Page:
Variably we all subscribe to a charming hypocrisy that judges are impervious to the political fortunes of the ruling party of the day because they are zealously mindful of their institutional autonomy. It is a serviceable piety. But that is all. It can arguably be suggested, for instance, that the former home minister, P. Chidambaram would still be languishing in jail had the ruling establishment not sullied its moral book so spectacularly in the Mumbai power-grab.
Whatever inferences the judiciary and other institutions may or may not draw from the constitutional sordidness of that failed power grab, the only recourse open to the liberal community is to demand of the so-called secular parties a different kind of politics. Republican virtues and constitutional values cannot, in the long run, by protected by dubious practitioners of dubious politics, even if sanctified by the claim to ‘secularism’.
Thanks to inspired partisanship pursued these past five years from the very top, our society and polity are deeply divided. Post-Maharashtra, a new centrist coalition is possible. And, the most essential prerequisite for such a convergence will be a blunt clarity on an essential point: whatever the compulsions of electoral politics, secularism in practice means respecting majority sentiment without making the minorities feel threatened or neglected or alienated. An obvious but elusive business.
A Shiv Sena-NCP-Congress coalition has opened up possibilities beyond Maharashtra. The ‘secular’ parties have a historic opportunity to help a new Shiv Sena leadership move beyond the frozen animosities of the 1990s. In particular, the habitually pricey Congress has to demonstrate that it has cured itself of its big brother arrogance and bogus pretensions and can in fact work with new partners in different regions.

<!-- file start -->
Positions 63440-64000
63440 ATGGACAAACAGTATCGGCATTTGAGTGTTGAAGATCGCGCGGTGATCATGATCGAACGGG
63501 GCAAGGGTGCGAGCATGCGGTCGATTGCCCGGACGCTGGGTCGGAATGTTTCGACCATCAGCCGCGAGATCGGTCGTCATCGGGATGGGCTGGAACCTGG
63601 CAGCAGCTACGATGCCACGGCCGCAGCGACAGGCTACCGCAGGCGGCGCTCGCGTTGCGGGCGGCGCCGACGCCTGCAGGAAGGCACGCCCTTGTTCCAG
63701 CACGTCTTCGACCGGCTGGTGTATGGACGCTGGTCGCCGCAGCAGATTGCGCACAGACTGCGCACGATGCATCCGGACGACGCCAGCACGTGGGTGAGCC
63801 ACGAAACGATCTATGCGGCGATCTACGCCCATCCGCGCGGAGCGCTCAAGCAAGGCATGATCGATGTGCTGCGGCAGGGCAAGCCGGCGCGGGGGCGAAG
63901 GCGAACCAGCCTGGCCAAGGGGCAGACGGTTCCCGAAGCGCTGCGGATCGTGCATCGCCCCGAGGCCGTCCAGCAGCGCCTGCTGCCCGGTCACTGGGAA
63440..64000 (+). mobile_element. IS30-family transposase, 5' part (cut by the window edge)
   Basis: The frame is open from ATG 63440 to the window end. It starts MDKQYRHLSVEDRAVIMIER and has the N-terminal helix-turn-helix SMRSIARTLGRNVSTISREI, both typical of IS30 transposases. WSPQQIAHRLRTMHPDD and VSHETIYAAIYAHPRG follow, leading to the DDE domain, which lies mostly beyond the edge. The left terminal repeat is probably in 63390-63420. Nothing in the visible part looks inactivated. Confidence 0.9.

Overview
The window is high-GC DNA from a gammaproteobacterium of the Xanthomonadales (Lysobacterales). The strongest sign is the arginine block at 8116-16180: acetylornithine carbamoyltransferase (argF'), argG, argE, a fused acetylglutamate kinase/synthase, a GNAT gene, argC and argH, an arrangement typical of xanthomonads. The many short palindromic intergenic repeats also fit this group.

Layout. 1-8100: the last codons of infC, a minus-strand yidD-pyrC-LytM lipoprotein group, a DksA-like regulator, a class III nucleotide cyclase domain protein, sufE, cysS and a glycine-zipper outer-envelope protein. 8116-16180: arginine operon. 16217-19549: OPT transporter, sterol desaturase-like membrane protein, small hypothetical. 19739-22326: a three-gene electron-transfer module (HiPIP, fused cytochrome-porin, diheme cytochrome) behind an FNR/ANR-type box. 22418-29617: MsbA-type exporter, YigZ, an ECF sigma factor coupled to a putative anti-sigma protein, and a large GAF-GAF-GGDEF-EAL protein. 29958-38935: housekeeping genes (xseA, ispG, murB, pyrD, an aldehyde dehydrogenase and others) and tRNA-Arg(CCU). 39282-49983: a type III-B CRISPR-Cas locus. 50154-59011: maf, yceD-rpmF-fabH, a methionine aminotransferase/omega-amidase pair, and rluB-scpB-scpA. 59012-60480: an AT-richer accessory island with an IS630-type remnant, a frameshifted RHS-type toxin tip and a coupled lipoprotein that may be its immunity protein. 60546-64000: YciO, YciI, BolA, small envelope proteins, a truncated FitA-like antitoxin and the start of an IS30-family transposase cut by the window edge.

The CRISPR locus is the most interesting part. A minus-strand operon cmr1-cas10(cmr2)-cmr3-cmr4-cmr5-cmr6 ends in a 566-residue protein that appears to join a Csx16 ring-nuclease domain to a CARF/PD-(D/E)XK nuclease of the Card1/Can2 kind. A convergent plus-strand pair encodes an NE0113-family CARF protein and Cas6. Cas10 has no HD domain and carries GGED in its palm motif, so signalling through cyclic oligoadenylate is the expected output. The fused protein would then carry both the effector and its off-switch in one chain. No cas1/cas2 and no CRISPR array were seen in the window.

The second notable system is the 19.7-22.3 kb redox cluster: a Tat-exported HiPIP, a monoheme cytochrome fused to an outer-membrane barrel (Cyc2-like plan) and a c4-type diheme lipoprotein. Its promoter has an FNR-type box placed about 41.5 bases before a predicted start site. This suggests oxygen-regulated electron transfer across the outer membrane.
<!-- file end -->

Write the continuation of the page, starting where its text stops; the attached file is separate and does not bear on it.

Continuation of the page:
Post the Maharastra realignment, it is possible to induce a Nitish Kumar or a Naveen Patnaik to join hands in defeating the ill-intended changes in the citizenship laws. These regional satraps can be made to understand that the ruling party is testing how far it can go in tinkering with a fundamental constitutional proposition. The country cannot reward a politics that endlessly squanders its energies and imagination in chasing out invented enemies.
Maharashtra has already punctured the new Chanakayas’ aura of invincibility. The ruling establishment’s ingrained limits are catching up with it and it is bound to flirt with anti-democratic devices and designs. Robust but reasoned opposition voices need to be raised, thereby enabling the judiciary and other institutions of restraint to slow down a wilfully arrogant regime.
This December 6, India’s liberal and democratic voices should demand that the ‘secular’ parties and politicians clean up their act. We have come to terms with distortions and duplicities among secular political leaders. That must change before the Hindutva onslaught can be rolled back. Public purpose has to be restored at the centre of political life.
Harish Khare is a journalist who lives and works in Delhi. He was, until recently, editor-in-chief of The Tribune.